The matter of UK residency is a common thread in the tax tribunal and courts over recent times.
The Gaines-Cooper case continues to be the main showpeice in relation to UK nationals leaving our shores.
However, professional advisors assisting overseas nationals coming to the UK should consider the case of Tuczka. Which has just been heard by the Upper Tribunal in favour of HMRC.
Tax residency remains a complex area and we will be glad to assist on 0113 2443502
HMRC assessed Elaine Richardson who worked via ECR Consulting Ltd for £50,000 under IR35.
The case went to tribunal where three tests were applied; mutuality of obligation, substitution and control to determine the nature of her working relationship.
In deliberating, the tribunal made the following observations about ECR:
- It operated from a dedicated business area at her home
- It has company a domain and website
- It advertises its services and is a member of the Professional Contractors Group
- There are retained reserves and invested in business development
- Over the years ECR has taken on fixed price work for a variety of clients.
The tribunal judges concluded, “it is clear to us that ECR is a genuine business and therefore not a target of the IR35 legislation”.
From this case it is clear that IR35 is still being pursued by HMRC, and freelance arrangements must have a clear commercial trading rationale behind them.
If you have any queries about how IR35 applies to you or are thinking about going freelance, please get in touch on Leeds (0113 2443502).
HM Revenue & Customs (HMRC) have begun trialling Business Records Checks (BRCs) for small and medium businesses. The purpose of these checks according to HMRC is “to improve the record-keeping procedures of small and medium business customers”.
HMRC have stated that they will not charge penalties for record keeping failures during the trial.
It is clear that HMRC believe that records are not being adequately kept and will likely come down on this in the future. Now would therefore be an ideal time to ensure that businesses’ records are in order.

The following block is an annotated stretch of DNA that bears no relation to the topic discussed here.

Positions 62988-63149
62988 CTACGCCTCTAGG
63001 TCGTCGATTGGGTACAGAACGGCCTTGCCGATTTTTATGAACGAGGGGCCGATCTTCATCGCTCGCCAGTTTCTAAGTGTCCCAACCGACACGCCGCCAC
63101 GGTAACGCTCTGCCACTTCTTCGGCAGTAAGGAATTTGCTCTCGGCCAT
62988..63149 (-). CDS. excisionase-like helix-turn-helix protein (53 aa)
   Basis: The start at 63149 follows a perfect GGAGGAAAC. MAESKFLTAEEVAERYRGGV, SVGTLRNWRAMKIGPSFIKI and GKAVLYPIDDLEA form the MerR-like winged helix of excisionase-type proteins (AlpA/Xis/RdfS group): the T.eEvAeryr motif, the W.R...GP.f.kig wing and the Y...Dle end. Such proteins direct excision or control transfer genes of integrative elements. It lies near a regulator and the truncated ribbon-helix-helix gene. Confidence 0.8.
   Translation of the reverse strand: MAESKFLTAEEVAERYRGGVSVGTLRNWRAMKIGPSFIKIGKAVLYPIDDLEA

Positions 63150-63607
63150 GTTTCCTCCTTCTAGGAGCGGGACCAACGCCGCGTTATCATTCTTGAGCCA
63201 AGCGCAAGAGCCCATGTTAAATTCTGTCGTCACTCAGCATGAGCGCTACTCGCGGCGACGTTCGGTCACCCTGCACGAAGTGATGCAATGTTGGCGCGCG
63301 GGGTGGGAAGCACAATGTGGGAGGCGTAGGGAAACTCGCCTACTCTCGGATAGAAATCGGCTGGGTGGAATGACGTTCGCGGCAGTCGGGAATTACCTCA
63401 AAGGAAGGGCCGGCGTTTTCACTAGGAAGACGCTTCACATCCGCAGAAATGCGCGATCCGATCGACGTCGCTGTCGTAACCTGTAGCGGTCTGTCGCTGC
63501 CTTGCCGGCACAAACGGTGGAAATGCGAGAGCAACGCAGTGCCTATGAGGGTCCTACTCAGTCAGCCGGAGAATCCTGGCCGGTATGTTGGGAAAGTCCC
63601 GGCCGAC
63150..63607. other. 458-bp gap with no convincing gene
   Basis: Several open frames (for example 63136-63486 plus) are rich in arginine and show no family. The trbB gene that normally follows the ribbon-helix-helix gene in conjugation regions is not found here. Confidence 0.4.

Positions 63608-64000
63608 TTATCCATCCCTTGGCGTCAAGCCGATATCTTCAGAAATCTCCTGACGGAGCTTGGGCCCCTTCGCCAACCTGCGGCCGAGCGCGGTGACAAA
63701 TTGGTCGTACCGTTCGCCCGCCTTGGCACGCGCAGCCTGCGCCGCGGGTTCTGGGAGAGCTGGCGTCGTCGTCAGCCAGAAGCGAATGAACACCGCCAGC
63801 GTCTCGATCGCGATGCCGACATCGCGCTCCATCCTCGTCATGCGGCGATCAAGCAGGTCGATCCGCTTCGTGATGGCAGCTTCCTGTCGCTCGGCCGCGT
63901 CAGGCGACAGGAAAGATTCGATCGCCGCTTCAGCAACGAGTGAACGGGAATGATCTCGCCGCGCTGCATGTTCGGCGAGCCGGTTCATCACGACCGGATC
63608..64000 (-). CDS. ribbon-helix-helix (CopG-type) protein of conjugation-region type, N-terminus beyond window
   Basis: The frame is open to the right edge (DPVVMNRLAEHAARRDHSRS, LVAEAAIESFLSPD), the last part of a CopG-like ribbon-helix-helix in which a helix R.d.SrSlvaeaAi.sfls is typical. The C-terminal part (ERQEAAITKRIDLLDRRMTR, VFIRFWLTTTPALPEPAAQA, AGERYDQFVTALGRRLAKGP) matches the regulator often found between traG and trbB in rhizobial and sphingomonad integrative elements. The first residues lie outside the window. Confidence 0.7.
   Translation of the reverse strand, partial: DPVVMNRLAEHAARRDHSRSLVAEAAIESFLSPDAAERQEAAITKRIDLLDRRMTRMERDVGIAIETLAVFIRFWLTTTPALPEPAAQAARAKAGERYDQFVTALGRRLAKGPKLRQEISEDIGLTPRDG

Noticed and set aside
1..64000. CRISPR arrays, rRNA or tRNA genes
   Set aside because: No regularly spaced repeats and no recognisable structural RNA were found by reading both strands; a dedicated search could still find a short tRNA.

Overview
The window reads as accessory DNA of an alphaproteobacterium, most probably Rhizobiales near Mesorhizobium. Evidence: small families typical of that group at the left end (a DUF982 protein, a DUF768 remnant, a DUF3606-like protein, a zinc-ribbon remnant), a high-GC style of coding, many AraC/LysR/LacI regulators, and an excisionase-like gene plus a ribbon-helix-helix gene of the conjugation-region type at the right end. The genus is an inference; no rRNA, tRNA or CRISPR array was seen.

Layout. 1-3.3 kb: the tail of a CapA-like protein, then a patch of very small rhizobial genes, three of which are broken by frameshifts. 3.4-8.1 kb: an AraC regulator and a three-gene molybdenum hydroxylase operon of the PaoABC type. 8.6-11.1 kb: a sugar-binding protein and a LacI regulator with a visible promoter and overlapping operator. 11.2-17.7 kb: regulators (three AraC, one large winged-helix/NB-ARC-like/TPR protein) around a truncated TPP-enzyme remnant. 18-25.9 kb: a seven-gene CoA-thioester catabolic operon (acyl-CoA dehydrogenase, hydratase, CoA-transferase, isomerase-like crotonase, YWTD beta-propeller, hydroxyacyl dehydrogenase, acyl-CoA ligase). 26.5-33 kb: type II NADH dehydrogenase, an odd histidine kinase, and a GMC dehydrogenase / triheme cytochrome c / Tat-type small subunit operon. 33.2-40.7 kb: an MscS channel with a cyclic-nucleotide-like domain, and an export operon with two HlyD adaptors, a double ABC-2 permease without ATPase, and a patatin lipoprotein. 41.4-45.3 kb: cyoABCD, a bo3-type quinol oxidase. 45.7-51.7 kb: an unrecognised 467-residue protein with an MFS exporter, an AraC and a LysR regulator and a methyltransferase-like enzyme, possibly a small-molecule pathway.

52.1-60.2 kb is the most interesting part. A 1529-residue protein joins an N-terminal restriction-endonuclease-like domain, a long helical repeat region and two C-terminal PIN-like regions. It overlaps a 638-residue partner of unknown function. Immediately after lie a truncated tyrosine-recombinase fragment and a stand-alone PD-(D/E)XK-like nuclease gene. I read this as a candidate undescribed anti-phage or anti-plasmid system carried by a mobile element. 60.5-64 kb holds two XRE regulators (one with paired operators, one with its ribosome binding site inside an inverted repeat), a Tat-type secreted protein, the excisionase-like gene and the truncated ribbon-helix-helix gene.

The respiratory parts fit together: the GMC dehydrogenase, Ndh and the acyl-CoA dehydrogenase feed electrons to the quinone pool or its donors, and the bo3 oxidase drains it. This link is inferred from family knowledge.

We feel that records for the payments of dividends is an area of weakness typically for owner managed business. If you would like assistance with this please call our Leeds office on 0113 2443502
HM Revenue and Customs have recently published new guidance on how traders can spot MTIC fraud.
The guidance is available to download from the HM Revenue and Customs website at: http://customs.hmrc.gov.uk/channelsPortalWebApp/channelsPortalWebApp.portal?_nfpb=true&_pageLabel=pageImport_ShowContent&propertyType=document&columns=1&id=HMCE_PROD1_025808
This type of VAT fraud is migrating into all sorts of different product sectors and therefore any business buying and selling goods should be extra vigilant
Where HM Revenue and Customs believe that a trader knew or should have known that transactions were involved in VAT fraud they may refuse claims for input VAT on those transactions, which could be very costly for a business.
Please contact Eaves & Co if you require any advice to protect against MTIC fraud in your business or assistance in demonstrating to HM Revenue and Customs that you are an innocent trader, if you are already in extended verification.
When deciding on whether an individual is employed or self-employed the Courts look at several ’employment indicators’.
These are used to gain an indication of an individual’s employment status. They include the right to substitution, level of control, use of own equipment and several more.
In a recent tribunal case it was contested as to whether a Doctor was self-employed or employed when undertaking practice work. The tribunal found that applying these indicators proved to be inconclusive.
Both parties involved believed that the arrangement was one of self-employment and a contract was drawn up as such. The tribunal stated as the case was ‘borderline’ this should be taken into account. The taxpayers appeal was upheld and he was deemed to be self-employed.
An individuals employment status is a complex area. If you would like advice with regard to your employment status why not get in touch.
In October 2010, the Court of Appeal judged that legal professional privilege should not be extended to accountants and would only apply to qualified lawyers. The case is Prudential v HMRC.
However The Supreme Court has now granted leave for an appeal to be made against the Court of Appeal’s decision, which is somewhat unexpected.
The case could have a significant impact on the documents which HMRC are able to attain from accountants in tax investigation cases.